Need to create a Style Guide but don’t know what to include? Whether you are creating one for yourself or a client, here are my 5 key elements to include in your Brand Style Guide.
1. Brand Strategy
Before you start your style guide, you first need to know your brand. This is the first essential step. Why is it the first essential step? Because all of the other elements in your style guide will communicate these key components through design. Components to cover include:
Our Proposition – Who you are. What is your background story? What’s your tone of voice? What’s your brand’s personality? Are you fun, cheeky or serious and professional? Optus does a great job of this. Their tone of voice is non-corporate, fun and approachable and this is reflected in their branding.
Our Purpose – Why you do what you do. Why your brand exists? What problem does your brand solve for your client? How do you help your customers?
Our Values – What you believe in. What core values do you stand for? A great technique to uncover your values is to brainstorm all the things your business stands against.
Our Customers – Who you serve. Who are your people? Your tribe? Your target audience? Who is your ideal customer?
Our Vision – What you want to achieve. How are you going to transform your customers lives? What goals do you want your business to achieve 5 or 10 years from now?
Our Mission – How you are going to do it. Do you have a competitive advantage that sets you apart from the competition?
The purpose of this section is to ensure your logo is used in the way you intended. Here are a few things to cover:
Variations – include all variations of your logo and describe when to use each one. Showing visual examples will make it really clear. For example – “Our preference is to use the blue logo, however sometimes to ensure legibility the black or white version will work better.”
Sizing – include a minimum size for your logo so that it will always be legible.
Clear space – this is the space around the logo to ensure that it always stands out. For example – “The minimum clear space is 50% of the height of the entire logo.”
Misuse – this is the “how not to” section. Outline how you don’t want your logo to be used. For example – “Do not outline the logo. Do not rotate the logo. Do not alter the logo’s colours in anyway” etc. Show visual examples to make it clear.
Introduce your brand typography to your client and show them how it will be used.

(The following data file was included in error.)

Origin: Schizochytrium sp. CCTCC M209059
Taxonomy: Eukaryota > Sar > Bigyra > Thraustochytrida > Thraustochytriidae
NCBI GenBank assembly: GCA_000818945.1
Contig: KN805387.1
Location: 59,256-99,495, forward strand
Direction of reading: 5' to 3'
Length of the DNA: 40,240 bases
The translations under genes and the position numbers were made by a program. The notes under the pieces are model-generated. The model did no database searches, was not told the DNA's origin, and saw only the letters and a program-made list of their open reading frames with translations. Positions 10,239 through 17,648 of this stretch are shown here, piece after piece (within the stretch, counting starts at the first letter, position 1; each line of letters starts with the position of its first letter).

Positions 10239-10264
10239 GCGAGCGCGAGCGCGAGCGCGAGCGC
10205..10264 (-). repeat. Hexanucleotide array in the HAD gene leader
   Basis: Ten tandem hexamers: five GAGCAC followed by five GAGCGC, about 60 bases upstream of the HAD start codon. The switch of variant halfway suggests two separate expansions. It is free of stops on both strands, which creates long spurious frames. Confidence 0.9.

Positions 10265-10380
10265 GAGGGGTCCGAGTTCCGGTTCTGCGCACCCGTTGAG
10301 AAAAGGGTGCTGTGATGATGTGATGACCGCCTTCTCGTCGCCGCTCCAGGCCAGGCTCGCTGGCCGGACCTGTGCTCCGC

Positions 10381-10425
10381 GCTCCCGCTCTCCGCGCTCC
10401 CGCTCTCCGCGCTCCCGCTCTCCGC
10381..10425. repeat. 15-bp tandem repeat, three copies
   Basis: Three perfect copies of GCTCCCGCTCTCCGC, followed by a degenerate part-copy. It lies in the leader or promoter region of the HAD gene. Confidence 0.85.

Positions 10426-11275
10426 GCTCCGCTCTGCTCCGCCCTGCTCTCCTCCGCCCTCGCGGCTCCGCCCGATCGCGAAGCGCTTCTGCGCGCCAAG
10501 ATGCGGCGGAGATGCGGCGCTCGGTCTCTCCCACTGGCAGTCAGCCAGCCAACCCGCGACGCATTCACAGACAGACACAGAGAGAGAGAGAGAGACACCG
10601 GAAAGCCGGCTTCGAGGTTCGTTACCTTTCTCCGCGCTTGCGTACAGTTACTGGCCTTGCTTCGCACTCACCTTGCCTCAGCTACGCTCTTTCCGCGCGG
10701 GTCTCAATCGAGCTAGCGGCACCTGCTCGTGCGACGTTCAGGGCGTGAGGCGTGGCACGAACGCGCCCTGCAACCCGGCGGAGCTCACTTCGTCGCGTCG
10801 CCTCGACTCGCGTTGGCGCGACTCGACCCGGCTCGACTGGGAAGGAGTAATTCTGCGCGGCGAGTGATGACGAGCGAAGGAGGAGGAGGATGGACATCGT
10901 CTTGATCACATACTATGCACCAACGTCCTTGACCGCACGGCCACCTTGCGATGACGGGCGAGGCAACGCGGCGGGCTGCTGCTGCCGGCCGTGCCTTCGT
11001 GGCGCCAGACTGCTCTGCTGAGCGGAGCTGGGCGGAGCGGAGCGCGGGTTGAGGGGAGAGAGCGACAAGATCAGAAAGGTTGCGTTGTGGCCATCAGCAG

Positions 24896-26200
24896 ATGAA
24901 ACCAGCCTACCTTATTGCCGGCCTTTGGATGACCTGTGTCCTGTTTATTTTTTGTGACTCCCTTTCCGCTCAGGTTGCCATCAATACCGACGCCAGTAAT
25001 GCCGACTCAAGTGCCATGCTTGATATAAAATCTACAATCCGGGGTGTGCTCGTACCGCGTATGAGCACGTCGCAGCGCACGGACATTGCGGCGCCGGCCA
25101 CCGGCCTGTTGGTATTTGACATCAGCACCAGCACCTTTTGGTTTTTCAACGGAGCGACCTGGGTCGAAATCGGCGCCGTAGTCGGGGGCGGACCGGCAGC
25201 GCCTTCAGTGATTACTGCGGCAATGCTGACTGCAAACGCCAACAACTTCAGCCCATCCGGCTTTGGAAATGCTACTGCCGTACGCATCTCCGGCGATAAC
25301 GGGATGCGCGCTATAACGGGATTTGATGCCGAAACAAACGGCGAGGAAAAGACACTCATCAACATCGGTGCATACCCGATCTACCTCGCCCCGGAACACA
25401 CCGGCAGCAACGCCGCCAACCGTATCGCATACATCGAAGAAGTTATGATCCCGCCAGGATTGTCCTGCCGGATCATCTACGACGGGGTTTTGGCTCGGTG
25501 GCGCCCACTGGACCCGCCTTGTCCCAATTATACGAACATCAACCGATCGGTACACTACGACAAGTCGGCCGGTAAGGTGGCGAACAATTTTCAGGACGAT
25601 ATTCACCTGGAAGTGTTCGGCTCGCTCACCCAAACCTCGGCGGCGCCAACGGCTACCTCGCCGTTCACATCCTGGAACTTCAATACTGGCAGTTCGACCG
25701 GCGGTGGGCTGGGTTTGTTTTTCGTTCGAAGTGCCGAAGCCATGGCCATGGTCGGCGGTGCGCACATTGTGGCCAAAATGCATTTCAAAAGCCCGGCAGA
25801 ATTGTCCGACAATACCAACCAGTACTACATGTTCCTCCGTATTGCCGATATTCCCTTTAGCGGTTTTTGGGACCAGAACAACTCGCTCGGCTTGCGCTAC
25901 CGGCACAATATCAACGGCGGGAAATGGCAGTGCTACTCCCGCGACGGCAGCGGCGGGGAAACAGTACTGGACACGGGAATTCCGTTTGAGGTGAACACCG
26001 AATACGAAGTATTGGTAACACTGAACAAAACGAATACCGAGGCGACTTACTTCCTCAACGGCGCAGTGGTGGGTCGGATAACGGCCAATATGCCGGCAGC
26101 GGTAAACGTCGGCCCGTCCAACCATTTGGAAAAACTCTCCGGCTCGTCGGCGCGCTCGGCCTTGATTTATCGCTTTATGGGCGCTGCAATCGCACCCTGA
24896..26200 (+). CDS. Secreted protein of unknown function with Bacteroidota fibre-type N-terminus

Type Hierarchy – if you are using more than one typeface family make sure to explain the type hierarchy. Which typeface is primary, and which is secondary.
Use of type – give clear instructions for use. What fonts will be used for headings, subheadings, body copy and captions.
Spacing – be sure to include tracking and kerning ratios to maintain a consistent style when font sizes change.
Story – Here you can explain the story of the typeface and how it relates to your brand. Here is an awesome example from Airbnb: “We use Circular as our primary typeface. We love that it strikes a balance between being a well-crafted, instantly recognisable brand typeface and one that has a friendly character. Referencing a number of classic typefaces that have been created in Europe and the USA over the past 100 years, it’s shape is global, approachable and timeless.” How awesome is that! They have matched the typeface characteristics to the brand characteristics – global, approachable and timeless! Genius!!
4. Colour Palette
Include swatches of your brand colours and be sure to include colour information so the colours can be reproduced accurately. RGB and hexadecimal codes for digital, CMYK and pantone for print. If you are using more than one colour palette, be sure to outline the colour hierarchy – primary and secondary.
This is the section where you want to include all your images that you are going to use to create a consistent brand.
Instructions – you may include any instructions here. Will there be filters used to create a consistent look? Will you only be using saturated images? Or images with light backgrounds.
Moodboard – you could even include a moodboard, which is a great way to convey the feeling or essence of your brand.
Your Brand Style Guide can be as simple or as complex as you like. The most important thing is that you have set a solid foundation for your brand. If you need any help check out our range of Brand Style Guide templates.
Creating a unique brand identity can be challenging, especially if you are not a designer. Use our worksheet to pinpoint your unique brand style.
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